President Donald Trump overcame an early lead by former Vice President Joe Biden on Election Day to claim a slim victory as final votes were counted on Friday, Nov. 13, 49.9% to 48.6%, or about 73,000 votes.
Minor-party candidates won enough votes, more than 89,000, to ensure that, despite winning the state’s electoral votes, Trump had more North Carolina voters against him than for him in 2020.
At the same time, these voters prevented Biden from claiming the state either and could potentially have ensured Trump’s reelection had the rest of the nation not vote heavily for Biden.
Biden won nationally with 306 electoral votes to 232 for Trump, the same divide as Trump carried when he defeated Hillary Clinton in the electoral college in 2016.
This time, however, the electoral college reinforced the popular vote total rather than undermining it.
American voters favored Biden over Trump by 50.9% to 47.3%, with about a 5.5 million vote edge to Biden.
Crucial to Biden’s election victory were strong showings in state’s that Trump carried in 2016. This included North Carolina, Texas, Florida, Ohio and Iowa, where Trump won, but was forced to play defense.
By extending the map of battleground states, Biden was able to flip the outcomes in Pennsylvania, Georgia, Michigan, Wisconsin and Arizona, while holding on to all the states Clinton had won four years earlier.
Most major news organization organizations began calling Pennsylvania for Biden and declaring what was rapidly becoming evident on Nov. 7: Trump was likely to lose in Pennsylvania, Georgia, Arizona and Nevada, ensuring Biden’s election.
The president has announced efforts to challenge results, but has struggled to find any factual evidence to support them. This has not prevented Trump loyalist from resorting to trolling social media with unsubstantiated claims, but none of these have stood up in courts. Recounts remain possible in some states, but these would not be enough to overturn the nation’s overwhelming rejection of Trump and Trumpism.
Wayne Goodwin, chairman of the N.C. Democratic Party, issued a statement Nov. 7 in response to the national results: “Today we have learned that after four years of division and darkness, the American people have chosen to set our country on a new path.”
“Joe Biden is a man of character — a devoted husband, a loving father, a dedicated public servant, and, as of this morning, our president-elect,” Goodwin said.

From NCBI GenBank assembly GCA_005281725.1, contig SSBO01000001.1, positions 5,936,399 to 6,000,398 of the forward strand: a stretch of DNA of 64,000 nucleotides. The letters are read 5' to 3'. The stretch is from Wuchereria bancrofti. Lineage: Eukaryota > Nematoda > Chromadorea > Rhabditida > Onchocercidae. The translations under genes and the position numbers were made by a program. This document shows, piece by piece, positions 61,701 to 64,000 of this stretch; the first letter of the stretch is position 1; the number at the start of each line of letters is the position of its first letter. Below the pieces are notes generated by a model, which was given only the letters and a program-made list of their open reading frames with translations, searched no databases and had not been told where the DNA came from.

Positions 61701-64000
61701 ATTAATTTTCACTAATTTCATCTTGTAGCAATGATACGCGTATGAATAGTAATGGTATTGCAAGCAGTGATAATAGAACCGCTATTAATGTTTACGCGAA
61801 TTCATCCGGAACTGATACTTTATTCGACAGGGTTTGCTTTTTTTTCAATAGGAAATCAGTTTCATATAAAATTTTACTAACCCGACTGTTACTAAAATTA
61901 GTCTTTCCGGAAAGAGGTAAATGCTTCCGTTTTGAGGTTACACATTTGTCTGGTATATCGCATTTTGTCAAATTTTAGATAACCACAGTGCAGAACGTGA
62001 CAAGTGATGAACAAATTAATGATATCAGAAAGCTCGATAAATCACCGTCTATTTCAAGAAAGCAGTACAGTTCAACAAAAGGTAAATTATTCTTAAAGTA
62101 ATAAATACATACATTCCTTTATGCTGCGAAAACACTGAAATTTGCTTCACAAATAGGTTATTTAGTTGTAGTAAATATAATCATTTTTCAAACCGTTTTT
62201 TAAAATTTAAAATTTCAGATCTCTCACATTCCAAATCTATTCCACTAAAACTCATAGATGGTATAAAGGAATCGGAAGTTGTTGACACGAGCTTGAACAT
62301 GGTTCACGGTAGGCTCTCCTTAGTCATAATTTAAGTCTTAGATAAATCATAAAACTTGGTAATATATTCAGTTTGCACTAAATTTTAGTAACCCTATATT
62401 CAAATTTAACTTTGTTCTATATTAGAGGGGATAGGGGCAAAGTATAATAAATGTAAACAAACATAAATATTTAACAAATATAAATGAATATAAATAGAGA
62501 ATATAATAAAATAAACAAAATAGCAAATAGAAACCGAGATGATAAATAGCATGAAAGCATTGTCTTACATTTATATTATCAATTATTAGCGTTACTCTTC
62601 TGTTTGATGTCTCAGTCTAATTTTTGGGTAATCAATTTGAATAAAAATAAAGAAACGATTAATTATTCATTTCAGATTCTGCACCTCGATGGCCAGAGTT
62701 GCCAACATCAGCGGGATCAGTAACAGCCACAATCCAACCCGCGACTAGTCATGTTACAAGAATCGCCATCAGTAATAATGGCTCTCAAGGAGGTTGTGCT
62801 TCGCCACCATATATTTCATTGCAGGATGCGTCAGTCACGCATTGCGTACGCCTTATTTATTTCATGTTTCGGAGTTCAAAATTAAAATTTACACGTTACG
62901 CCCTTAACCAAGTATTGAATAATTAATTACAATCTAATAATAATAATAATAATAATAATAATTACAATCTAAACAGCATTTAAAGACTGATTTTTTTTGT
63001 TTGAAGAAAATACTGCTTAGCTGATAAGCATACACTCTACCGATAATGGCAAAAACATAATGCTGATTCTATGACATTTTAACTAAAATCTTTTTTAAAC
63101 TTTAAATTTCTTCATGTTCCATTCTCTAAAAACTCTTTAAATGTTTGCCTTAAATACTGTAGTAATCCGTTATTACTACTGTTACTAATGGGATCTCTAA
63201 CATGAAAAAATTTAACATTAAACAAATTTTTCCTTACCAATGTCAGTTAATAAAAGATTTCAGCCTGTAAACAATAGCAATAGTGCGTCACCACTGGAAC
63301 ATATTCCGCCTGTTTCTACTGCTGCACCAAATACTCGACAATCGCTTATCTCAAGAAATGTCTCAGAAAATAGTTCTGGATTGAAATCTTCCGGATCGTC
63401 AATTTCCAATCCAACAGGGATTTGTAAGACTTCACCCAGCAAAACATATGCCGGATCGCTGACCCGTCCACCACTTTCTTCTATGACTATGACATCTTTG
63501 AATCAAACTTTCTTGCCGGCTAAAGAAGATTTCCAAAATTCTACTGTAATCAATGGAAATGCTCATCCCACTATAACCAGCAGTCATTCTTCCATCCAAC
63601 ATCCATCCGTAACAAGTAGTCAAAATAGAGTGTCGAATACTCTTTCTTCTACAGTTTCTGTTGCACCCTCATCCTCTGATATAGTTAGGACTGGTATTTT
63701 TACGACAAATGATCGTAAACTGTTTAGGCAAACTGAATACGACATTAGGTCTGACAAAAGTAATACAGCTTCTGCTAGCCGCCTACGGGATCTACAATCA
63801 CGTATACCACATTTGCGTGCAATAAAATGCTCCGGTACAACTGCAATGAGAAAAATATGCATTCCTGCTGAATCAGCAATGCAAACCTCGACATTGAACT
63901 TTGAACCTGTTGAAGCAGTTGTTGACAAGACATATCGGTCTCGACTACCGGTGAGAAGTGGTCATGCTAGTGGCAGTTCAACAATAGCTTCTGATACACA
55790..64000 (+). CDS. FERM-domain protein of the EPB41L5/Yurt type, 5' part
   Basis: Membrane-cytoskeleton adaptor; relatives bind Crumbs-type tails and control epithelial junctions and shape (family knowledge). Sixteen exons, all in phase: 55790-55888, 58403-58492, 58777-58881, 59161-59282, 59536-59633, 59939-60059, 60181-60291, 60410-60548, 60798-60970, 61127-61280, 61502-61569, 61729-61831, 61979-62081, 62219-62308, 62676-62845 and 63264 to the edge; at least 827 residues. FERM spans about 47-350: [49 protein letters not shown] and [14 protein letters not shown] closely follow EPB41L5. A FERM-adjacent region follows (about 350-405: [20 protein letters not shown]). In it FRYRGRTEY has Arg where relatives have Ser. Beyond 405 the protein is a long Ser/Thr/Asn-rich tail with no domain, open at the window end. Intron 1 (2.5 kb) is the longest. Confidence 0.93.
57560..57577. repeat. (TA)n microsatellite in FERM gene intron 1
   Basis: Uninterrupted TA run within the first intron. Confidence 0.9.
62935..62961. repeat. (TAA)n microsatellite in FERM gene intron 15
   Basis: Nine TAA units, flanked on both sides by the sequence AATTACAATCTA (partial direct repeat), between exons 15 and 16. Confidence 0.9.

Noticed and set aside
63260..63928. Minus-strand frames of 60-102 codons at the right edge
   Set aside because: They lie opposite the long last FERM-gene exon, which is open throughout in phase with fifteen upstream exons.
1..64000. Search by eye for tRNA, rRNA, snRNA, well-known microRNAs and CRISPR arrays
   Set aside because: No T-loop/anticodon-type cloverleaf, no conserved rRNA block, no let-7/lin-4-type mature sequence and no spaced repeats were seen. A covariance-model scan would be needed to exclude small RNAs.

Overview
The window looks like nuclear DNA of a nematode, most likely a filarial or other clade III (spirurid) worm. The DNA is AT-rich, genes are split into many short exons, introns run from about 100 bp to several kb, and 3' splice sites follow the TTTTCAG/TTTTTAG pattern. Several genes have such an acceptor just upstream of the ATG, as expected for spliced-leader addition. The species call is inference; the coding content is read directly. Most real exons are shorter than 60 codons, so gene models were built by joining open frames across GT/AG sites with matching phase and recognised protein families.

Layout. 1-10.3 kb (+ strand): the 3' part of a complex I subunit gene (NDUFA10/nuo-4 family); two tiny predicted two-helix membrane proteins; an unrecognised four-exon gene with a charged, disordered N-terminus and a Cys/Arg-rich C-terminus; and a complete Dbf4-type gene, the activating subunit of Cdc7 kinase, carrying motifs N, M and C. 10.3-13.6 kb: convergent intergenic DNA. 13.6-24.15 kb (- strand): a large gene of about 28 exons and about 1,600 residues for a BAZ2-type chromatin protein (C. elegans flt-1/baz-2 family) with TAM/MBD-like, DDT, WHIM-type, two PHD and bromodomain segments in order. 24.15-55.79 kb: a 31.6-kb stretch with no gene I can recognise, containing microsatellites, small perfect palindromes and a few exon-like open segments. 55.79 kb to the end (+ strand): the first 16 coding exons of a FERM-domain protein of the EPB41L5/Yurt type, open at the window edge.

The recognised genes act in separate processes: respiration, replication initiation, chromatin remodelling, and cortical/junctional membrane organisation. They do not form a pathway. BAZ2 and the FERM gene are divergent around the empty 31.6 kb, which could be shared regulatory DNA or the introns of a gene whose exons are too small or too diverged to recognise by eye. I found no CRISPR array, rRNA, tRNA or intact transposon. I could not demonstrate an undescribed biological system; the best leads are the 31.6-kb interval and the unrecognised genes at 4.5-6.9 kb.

“On behalf of Democrats across North Carolina, I’m thrilled to congratulate him and Vice President-Elect Kamala Harris for their historic victory.
“Our country faces many challenges in the months ahead, but I have no doubts Joe Biden and Kamala Harris are the leaders to meet this moment. Their administration will provide the leadership, vision and unifying message we need to overcome this pandemic and help our country build back better.
“While votes continue to be county here in North Carolina, today we celebrate an enormous victory for decency, for compassion, and for the American people.”
Prior to last week’s call of the race for Biden, he had been confident but restrained in his response. Speaking early Wednesday morning from Wilmington, Delaware, Biden was upbeat.
“We feel good about where we are, we really do,” the former vice president said to the accompaniment of honking car horns.
“I’m here to tell you tonight we believe we’re on track to win this election. We knew because of the unprecedented early vote and the mail-in vote that it was going to take awhile. We’re going to have to be patient until the hard work of tallying votes is finished. And it ain’t over until every vote is counted, every ballot is counted.”
“We’re confident about Arizona. That’s a turnaround. We also just called it for Minnesota. And we’re still in the game in Georgia, although that’s not one we expected. And we’re feeling real good about Wisconsin and Michigan. And by the way, it’s going to take time to count the votes but we’re going to win Pennsylvania.”
President Trump took a different tone with an early morning speech Nov. 4, claiming the votes need to continue being counted in states where he was behind, such as Arizona, but should stop being counted in states where he held a lead, such as North Carolina.
“We were winning everything, and all of the sudden it was just called off,” Trump said.
Kate Martin, Jordan Wilkie, Victoria Loe Hicks, Laura Lee and Frank Taylor contributed to this report.
Editor’s note: This article initially posted at 8:50 p.m. on Nov. 3, 2020, but has been updated several times, most recently at on Nov. 14.